How To Make Sexual Objectification Palatable: Add Orchestra to “Baby Got Back”

 “…the girl figure continues to be colonised, exploited, abused and commodified have perhaps intensified in an ever increasing global girl market, where ‘girl’ becomes synonymous with ‘sex’” (Renold and Ringrose, 2013).

Revised 6:22pm June9, 2014

How to Make Sexual Objectification Sell

You know how to make anything “black” that is sexually reprehensible to most black women palatable and also make it go viral 20 years after it was nearly banned as a rap song on MTV for its language and objectification of black women’s asses? Set it to classical music or perform it with a reputable classical orchestra?

Today, Gawker featured a YouTube video of Sir Mix-a-lot performing his 1992 megahit “Baby Got Back” with the Seattle Symphony Orchestra for the 3rd season of its critically acclaimed Sonic Evolution project, which creates a bridge between the Symphony and Seattle’s storied reputation as launching pad for some of the most creative musicians on the popular music scene. Obviously, their definition of “creativity” is collapsed quite neatly with “commercial saleability”.

Creativity for Sale

I wouldn’t qualify “Baby Got Back” as one of the most creative songs out of the Seattle hip-hop scene, but (and I do mean butt) it did rank second in sales back in 1992 to Whitney Houston’s version of Dolly Parton’s “I Will Always Love You“, just for perspective. Whitney’s version, arranged it for an R&B audience with David Foster, is considered one of the greatest songs of all time–both for its creativity and its sales–and the single became Houston’s longest run at number one, smashing her previous record, which was three weeks with 1986’s, “Greatest Love of All.”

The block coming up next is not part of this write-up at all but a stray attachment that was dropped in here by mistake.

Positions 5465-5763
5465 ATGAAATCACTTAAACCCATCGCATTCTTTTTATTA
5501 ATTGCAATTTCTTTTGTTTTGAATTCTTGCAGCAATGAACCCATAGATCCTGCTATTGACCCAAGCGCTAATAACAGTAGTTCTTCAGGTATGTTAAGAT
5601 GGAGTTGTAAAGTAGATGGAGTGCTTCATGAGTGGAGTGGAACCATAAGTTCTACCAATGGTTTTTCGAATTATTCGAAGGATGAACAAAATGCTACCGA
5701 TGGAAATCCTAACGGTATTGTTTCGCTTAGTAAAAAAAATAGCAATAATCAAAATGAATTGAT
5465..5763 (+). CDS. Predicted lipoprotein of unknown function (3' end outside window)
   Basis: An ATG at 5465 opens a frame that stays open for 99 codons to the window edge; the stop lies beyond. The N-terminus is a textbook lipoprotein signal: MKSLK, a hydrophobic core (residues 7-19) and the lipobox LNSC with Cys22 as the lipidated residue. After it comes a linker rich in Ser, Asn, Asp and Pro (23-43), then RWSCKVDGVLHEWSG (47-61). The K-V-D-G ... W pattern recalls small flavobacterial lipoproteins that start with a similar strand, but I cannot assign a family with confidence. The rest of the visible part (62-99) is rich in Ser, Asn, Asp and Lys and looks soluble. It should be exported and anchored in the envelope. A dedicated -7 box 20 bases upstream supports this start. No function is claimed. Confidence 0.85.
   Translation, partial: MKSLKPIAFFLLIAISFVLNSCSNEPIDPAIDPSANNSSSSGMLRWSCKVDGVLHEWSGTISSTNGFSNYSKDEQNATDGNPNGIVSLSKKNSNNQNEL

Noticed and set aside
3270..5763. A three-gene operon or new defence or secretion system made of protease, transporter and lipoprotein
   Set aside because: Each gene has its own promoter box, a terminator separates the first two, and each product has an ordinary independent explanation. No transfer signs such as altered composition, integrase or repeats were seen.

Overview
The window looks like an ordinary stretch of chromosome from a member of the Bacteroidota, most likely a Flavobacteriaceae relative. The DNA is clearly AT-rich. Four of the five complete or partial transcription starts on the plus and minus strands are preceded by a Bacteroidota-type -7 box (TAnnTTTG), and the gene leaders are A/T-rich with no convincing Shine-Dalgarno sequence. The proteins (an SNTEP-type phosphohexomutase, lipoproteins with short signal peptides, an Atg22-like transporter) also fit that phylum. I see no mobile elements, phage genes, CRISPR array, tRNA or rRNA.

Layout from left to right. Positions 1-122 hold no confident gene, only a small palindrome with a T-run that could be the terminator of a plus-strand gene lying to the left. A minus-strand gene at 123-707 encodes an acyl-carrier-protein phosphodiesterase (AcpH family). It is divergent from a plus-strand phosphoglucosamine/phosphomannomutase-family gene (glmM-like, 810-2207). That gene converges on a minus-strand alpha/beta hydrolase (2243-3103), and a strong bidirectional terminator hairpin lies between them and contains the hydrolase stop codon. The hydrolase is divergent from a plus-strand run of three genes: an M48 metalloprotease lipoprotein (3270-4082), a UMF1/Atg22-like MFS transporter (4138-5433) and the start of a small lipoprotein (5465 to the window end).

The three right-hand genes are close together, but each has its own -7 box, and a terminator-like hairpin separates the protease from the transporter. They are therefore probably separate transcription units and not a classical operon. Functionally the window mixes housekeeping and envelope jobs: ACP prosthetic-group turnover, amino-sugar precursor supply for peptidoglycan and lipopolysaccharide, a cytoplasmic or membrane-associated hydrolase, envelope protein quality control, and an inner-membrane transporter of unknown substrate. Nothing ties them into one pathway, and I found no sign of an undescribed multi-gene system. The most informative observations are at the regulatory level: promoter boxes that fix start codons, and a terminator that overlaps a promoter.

I bet if you checked out the numbers of views for all the versions of “Baby Got Back” on YouTube, including “Baby Got Back Sung to the Movies” with over 3 million views, they would all collectively make it the greatest love of all rap songs among online videos. But at what cost?



Sellin’ Steatopygia as Currency

It’s great that Anthony Ray aka Six Mix-a-lot got to share his music with a new audience at the Seattle Symphony, while white women throng from the orchestra seats to be close to big daddy and shake their thang on a night at the symphony. But what impact does this have on black women like me and others who despise the objectification of our body image? It’s like the Hottentot Venus ain’t needed no more but we can still dance to the tune of her subjugation and oppression centuries later. It’s much safer to get all those Beckys from the audience to fill in for us. If black women’s bodies are not hidden in some teddy bear costume while their butts are gettin smacked by white female artists climbed the record charts, then it’s stand ins, wannabes, who absolutely love that song and wanna share it with the world. Meanwhile, black girls twerking in videos are disparaged. In all cases, women ain’t gettin’ paid for their views online or at the orchestra but the quite willing to oblige the audience.